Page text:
Whatever Ginsburg’s sociological musings might have been, she ought to have had a keener understanding of the consequences of nondiscriminatory merit-based selection and random variation. In her 1993 Supreme Court confirmation hearing, it was learned, much to Ginsburg’s visible embarrassment, that in her 13 years on the D.C. Circuit she had never had a single black law clerk, intern, or secretary. Out of 57 employees, zero blacks.

Masterpiece Cakeshop: Can the State Force Us to Agree with Its Views?

by Jonathan Scruggs

“There’s nothing new beneath the sun,” King Solomon famously said — and very little new before the U.S. Supreme Court. Though every generation likes to believe it’s grappling with unprecedented legal challenges, the precedents are usually there, with history holding up its mirror to help us reflect on how those gone before came to grips with surprisingly similar threats to our national — and personal — convictions.

During the coming term, for instance, the High Court will hear the case of a Colorado cake artist, Jack Phillips, who has declined to use his artistic talents to design a wedding cake celebrating a same-sex wedding ceremony. It’s a faith-based position that puts him distinctly at odds with the full-court press of current social trends (at least those preferred by the media and Hollywood).

Phillips is by no means alone and by no means the first to find himself at cross-purposes with popular culture and the prevailing judicial winds. Indeed, those seeking a preview of this fall’s coming legal attractions need look no further back than 1943 and the enduring questions raised in West Virginia Board of Education v. Barnette.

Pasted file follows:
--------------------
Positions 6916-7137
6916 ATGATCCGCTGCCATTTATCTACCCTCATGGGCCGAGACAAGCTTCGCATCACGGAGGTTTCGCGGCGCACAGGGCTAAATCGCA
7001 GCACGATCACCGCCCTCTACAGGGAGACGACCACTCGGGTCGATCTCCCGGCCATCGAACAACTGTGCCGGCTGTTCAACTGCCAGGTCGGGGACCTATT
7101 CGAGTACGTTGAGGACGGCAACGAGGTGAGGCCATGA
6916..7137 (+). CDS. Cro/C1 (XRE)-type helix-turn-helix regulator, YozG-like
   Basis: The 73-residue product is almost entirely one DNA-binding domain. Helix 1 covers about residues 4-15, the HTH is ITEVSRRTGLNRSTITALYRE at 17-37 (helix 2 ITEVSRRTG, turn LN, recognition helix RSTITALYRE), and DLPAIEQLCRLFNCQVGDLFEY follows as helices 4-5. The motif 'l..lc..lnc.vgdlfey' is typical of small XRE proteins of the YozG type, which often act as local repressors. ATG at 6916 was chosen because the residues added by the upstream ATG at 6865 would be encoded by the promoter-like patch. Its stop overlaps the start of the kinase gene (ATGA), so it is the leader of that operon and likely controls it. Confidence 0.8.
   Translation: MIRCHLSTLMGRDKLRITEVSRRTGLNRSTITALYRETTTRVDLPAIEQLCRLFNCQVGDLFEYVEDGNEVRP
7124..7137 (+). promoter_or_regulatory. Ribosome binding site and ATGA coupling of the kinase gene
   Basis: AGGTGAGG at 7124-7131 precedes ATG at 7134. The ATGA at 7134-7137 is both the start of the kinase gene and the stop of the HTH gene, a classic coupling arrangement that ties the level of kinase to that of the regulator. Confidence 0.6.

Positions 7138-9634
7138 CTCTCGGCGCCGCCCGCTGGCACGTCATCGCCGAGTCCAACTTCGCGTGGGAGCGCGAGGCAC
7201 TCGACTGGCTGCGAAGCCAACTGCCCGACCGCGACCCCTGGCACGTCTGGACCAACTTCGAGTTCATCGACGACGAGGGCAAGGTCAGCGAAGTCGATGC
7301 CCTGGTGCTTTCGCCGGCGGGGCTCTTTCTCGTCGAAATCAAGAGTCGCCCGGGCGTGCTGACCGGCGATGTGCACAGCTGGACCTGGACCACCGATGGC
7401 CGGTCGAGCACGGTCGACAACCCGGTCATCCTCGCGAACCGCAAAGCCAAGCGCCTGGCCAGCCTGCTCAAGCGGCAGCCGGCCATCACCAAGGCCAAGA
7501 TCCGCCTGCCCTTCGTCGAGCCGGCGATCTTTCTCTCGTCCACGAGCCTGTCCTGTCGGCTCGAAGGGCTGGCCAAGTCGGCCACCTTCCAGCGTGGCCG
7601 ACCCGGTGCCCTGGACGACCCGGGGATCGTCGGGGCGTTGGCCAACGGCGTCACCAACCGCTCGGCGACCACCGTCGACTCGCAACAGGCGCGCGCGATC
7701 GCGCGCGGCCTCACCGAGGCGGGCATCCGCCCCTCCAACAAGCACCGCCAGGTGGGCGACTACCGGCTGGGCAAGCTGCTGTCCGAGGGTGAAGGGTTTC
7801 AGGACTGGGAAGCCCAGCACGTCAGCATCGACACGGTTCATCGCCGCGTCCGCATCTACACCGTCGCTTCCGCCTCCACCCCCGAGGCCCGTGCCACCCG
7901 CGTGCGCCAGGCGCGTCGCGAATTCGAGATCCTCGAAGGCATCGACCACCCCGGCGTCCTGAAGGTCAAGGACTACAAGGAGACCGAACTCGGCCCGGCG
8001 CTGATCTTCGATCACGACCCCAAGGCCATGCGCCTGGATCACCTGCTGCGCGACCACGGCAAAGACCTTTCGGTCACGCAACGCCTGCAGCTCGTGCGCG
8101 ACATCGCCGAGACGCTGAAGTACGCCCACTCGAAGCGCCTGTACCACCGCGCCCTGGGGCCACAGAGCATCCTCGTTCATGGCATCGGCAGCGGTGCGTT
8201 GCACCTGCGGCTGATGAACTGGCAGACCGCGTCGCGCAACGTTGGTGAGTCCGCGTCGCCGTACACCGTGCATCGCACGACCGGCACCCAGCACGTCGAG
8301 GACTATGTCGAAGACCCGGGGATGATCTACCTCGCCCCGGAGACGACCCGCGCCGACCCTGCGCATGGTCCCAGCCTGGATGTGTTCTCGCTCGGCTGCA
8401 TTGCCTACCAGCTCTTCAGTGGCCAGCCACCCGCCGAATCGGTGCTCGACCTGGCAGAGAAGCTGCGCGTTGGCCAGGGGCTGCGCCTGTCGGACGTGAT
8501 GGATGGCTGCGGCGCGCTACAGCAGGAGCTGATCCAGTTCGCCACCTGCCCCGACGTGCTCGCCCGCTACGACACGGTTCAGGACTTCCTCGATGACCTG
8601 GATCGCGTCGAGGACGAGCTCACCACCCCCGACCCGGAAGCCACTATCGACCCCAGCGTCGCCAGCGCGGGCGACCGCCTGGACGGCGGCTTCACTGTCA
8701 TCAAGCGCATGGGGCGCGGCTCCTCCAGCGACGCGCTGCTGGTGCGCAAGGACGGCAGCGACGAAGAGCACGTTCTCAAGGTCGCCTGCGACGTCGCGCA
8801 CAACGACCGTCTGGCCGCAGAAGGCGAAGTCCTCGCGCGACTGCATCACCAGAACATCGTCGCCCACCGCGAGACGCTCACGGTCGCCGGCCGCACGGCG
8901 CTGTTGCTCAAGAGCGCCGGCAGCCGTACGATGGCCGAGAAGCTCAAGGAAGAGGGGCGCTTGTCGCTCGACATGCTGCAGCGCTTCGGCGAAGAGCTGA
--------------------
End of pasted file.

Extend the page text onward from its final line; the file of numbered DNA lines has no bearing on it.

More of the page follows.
As Jehovah’s Witnesses, the Barnett family discouraged their children from saluting the American flag at school. For them, the flag represented a “graven image” of the kind God pointedly disavowed in Exodus 20:4-5. They could not participate in what they viewed as a religious ceremony, nor promote a religious message with which they disagreed.

It was not — to say the least — a popular position to take on the homefront at the height of World War II. Jehovah’s Witnesses, even then, were not looked on with great esteem by those of more traditional faiths. Society at large viewed them as betrayers of the American way of life. Who would not want to salute the flag? Who would not concede America’s greatness during a fight between good and evil when so much was on the line?

Nor were the legal precedents running in the Barnetts’ direction. Just a few years earlier, in Minersville School District v. Gobitis, the Supreme Court had ruled that schools were perfectly within their rights to expel children who wouldn’t pledge to the flag. Youngsters who persisted in such disloyalty could be branded as juvenile delinquents and sent to reformatories. Their parents could actually be arrested for inciting such delinquency. The state could not afford to let such beliefs go unchecked. After Gobitis, violence against Jehovah’s Witnesses reportedly ensued in several places around the country.